The war for talent in interactive entertainment and game development in general has reached a fever pitch. As noted by Mary-Margaret Walker in a recent Games Industry International article, the game industry is facing a talent shortage. And not everyone realizes it.
It’s nothing new, however, with new studios, old studios, start-ups and established franchises all looking for talent, not to mention corporate America (and even the government) getting into the act. It’s getting pretty rough out there for production managers and talent. How you source and hire talent, could be the difference between your next runaway hit and a not-so-big hit.
So how do you find the right talent? Here’s what we hear from production managers and studios who are out there in the trenches:
- Find them before they find you – Have an active sourcing program that targets the types of people and skills you are looking for. Targeted is the key here – rather than a shotgun approach that will have you looking through hundreds of unqualified or unneeded candidates and portfolios.
- Make time for recruiting (and make your leads make time) – Like it or not, some time needs to be spent on interviewing or at least providing quality feedback to your recruiters. Make this part of everyone’s job.
- Get help – There are places to go for help, especially if you are a smaller studio or ramping up quickly. Find a good fit with a recruiting partner who understands your situation.
- Think about timing – The production plan means nothing if you don’t have the talent. Make arrangements well ahead and plan for the types of numbers of people you will need – and when you will need them.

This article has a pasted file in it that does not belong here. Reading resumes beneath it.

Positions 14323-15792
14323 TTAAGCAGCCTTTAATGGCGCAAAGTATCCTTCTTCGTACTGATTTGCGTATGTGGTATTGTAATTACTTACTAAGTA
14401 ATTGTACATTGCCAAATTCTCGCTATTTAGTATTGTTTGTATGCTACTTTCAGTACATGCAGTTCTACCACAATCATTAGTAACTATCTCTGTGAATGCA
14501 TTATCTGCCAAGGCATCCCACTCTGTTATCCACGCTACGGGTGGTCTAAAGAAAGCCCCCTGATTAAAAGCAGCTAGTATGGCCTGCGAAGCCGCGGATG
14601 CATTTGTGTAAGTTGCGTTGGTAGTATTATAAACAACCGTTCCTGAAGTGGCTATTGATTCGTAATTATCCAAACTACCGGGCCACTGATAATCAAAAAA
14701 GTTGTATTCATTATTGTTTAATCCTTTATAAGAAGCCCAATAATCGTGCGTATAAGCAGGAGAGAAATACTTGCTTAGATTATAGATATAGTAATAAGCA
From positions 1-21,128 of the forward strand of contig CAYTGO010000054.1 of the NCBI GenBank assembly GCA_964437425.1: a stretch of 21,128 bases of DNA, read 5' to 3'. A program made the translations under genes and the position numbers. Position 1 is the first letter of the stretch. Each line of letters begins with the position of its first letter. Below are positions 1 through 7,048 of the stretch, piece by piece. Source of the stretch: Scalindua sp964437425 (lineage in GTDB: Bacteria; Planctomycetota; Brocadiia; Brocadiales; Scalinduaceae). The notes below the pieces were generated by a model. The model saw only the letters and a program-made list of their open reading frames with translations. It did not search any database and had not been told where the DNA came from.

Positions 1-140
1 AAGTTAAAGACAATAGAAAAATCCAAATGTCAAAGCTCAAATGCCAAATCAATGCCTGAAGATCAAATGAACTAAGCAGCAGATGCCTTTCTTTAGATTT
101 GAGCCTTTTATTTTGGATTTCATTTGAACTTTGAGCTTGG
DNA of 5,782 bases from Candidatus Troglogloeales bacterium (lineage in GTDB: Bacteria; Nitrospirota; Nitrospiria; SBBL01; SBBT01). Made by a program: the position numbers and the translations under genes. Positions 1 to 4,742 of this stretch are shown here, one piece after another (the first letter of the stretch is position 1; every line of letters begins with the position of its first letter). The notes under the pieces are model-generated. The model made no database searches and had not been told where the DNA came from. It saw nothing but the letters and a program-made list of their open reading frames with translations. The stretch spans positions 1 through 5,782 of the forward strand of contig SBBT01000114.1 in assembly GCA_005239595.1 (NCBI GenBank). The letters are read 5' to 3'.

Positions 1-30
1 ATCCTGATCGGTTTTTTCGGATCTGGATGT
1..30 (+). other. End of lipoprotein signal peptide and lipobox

- Communicate whether you're building a studio, or a game – There are always going to be short-term needs and long-term needs. Identify and prioritize your talent needs. Are you working towards a ship date or filling a critical role for the future?
- Take chances – Not everyone will have a AAA game on their resume. All of those who do, at one time started a job without it. Create a solid process that hires for potential and become known as a studio where great people started. There are risks, but with a talent shortage, you have to take some chances.
- Communicate your culture in the hiring process – The way to ensure a good fit is to attract people that “get” your culture. The more they understand about it before they are hired, the better they will likely fit in after they are hired.
- Create an efficient process – No one likes to be ignored and in a competitive market, good talent will move on if you don’t get back to them in a timely manner. This is critical, especially for smaller studios. Get your process together, or get help. It can make a big difference – and word of mouth, both good and bad, spreads quickly.
- Be clear and honest – Make your job postings descriptive and tell candidates what you want to see (and expect to see). Do you want a link to their portfolio, do you want to download a game they worked on or do you want them to take a test before you’ll talk to them. It’s a good way to start a relationship in general.
- Take a page out of corporate America’s playbook – Empower your employees to help with recruiting efforts. There are referral bonuses, social networks and plain old ‘networking’ that can be done by your employees to help find good people. And always remember – good people tend to know and attract other good people.
What kid wouldn’t want to work for a great game studio and go on to help produce the next big game? But not everyone is up to the challenge. Creating a solid hiring process and a robust talent pipeline is the name of the game (pun intended) to take your development and production to the next level.